Pluto, Titan, and Triton make up a unique class of solar system bodies, with icy surfaces and chemically reducing atmospheres rich in organic photochemistry and haze formation.
Hazes play important roles in these atmospheres, with physical and chemical processes highly dependent on particle sizes, but the haze size distribution in reducing atmospheres is currently poorly understood. Here we report observational evidence that Pluto’s haze particles are bimodally distributed, which successfully reproduces the full phase scattering observations from New Horizons.

Combined with previous simulations of Titan’s haze, this result suggests that haze particles in reducing atmospheres undergo rapid shape change near pressure levels ~0.5Pa and favors a photochemical rather than a dynamical origin for the formation of Titan’s detached haze. It also demonstrates that both oxidizing and reducing atmospheres can produce multi-modal hazes, and encourages reanalysis of observations of hazes on Titan and Triton.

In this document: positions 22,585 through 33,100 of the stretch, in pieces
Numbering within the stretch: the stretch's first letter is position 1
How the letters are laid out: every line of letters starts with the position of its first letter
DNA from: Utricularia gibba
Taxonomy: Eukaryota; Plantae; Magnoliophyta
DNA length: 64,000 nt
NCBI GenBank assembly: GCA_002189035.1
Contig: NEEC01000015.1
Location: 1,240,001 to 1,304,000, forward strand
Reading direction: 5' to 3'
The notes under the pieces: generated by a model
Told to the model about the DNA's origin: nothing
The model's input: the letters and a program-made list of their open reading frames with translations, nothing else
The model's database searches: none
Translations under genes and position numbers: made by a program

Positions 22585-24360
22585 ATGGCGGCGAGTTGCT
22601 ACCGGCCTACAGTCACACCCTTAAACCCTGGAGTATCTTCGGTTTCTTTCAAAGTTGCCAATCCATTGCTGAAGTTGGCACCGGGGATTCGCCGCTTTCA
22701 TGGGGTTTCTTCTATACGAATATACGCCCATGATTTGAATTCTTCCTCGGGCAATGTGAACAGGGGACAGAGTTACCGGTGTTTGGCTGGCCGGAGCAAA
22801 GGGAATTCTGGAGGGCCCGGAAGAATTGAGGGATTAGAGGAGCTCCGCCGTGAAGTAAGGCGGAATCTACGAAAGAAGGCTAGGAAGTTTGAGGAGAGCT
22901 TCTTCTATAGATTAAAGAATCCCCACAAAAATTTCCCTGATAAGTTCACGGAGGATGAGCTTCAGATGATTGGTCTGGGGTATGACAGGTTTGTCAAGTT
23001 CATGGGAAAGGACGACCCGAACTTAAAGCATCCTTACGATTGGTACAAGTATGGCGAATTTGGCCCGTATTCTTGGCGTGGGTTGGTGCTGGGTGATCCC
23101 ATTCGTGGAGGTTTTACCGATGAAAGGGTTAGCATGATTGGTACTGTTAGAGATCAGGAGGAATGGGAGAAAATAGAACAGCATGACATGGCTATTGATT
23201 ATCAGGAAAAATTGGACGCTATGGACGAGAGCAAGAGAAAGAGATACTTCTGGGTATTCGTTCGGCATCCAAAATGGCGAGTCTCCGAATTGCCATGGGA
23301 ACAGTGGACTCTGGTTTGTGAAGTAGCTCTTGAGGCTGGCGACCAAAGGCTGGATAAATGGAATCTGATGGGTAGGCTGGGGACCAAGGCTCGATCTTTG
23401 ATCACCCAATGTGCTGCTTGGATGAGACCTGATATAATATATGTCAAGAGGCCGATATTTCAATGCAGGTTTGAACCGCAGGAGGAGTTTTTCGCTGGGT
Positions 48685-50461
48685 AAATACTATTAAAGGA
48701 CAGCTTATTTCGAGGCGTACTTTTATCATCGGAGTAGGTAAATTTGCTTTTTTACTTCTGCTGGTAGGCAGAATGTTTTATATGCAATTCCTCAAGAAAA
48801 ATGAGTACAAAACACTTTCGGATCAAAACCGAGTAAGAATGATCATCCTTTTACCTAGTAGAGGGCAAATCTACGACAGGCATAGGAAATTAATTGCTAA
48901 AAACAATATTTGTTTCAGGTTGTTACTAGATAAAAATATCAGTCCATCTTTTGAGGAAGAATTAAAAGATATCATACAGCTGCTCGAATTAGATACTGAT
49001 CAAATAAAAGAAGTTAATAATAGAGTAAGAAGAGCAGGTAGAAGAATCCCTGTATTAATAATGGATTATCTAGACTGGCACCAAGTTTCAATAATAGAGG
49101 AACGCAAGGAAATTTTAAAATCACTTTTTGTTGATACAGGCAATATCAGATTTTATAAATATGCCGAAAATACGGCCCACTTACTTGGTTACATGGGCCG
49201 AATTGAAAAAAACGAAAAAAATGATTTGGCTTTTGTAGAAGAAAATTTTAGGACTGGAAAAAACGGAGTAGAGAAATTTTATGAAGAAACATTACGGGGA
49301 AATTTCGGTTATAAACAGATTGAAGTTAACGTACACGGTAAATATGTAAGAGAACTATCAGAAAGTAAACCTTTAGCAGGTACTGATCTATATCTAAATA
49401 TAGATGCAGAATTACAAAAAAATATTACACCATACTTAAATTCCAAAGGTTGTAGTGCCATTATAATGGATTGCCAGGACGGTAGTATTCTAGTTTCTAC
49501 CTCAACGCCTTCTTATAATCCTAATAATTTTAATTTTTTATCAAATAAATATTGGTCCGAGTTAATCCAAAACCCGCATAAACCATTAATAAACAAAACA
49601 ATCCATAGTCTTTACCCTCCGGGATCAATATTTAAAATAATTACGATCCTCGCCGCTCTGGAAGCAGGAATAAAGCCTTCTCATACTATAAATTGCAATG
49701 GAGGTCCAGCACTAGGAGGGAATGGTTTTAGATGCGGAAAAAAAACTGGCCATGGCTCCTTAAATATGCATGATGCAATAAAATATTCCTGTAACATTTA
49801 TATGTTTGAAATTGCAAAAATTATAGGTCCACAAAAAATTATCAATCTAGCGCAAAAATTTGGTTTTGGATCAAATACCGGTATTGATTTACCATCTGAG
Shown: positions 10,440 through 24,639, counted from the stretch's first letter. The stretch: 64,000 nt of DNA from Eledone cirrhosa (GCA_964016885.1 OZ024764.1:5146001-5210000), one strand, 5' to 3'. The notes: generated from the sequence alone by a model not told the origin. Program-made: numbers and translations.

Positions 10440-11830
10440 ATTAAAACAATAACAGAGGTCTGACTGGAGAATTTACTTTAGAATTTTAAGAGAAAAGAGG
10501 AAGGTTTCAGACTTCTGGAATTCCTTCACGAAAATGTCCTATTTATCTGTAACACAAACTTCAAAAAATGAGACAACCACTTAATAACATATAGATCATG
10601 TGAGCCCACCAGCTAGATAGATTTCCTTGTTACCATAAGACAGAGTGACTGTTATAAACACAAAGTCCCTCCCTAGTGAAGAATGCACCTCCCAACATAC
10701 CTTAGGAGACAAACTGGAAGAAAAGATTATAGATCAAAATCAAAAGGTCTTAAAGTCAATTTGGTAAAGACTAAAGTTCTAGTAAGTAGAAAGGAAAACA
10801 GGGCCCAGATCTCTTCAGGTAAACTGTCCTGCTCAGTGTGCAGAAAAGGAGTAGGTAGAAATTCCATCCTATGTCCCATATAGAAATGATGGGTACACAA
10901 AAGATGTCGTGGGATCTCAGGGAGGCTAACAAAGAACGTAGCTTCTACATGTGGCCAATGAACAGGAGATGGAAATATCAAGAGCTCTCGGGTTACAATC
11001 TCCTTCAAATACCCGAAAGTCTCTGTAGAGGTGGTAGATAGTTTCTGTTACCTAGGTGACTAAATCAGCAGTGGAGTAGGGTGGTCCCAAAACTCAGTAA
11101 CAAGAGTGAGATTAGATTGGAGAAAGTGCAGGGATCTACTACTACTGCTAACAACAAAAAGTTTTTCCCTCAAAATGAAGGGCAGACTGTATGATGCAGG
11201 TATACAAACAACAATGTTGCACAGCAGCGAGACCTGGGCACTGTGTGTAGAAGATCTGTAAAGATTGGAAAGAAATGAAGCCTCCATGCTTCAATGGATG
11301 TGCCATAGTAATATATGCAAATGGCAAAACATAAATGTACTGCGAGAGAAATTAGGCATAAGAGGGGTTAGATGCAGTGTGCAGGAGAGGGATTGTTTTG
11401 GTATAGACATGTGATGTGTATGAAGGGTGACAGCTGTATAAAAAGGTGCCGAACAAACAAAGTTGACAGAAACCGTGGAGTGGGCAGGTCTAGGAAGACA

Siteng Fan, Peter Gao, Xi Zhang, Danica J. Adams, Nicholas W. Kutsop, Carver J. Bierson, Chao Liu, Jiani Yang, Leslie A. Young, Andrew F. Cheng, Yuk L. Yung

Comments: Published in Nature Communications, 26 pages, 12 figures
Subjects: Earth and Planetary Astrophysics (astro-ph.EP)
Journal reference: Nat Commun 13, 240 (2022)
DOI: 10.1038/s41467-021-27811-6
Cite as: arXiv:2201.04392 [astro-ph.EP] (or arXiv:2201.04392v1 [astro-ph.EP] for this version)
Submission history
From: Siteng Fan
[v1] Wed, 12 Jan 2022 10:05:52 UTC (2,355 KB)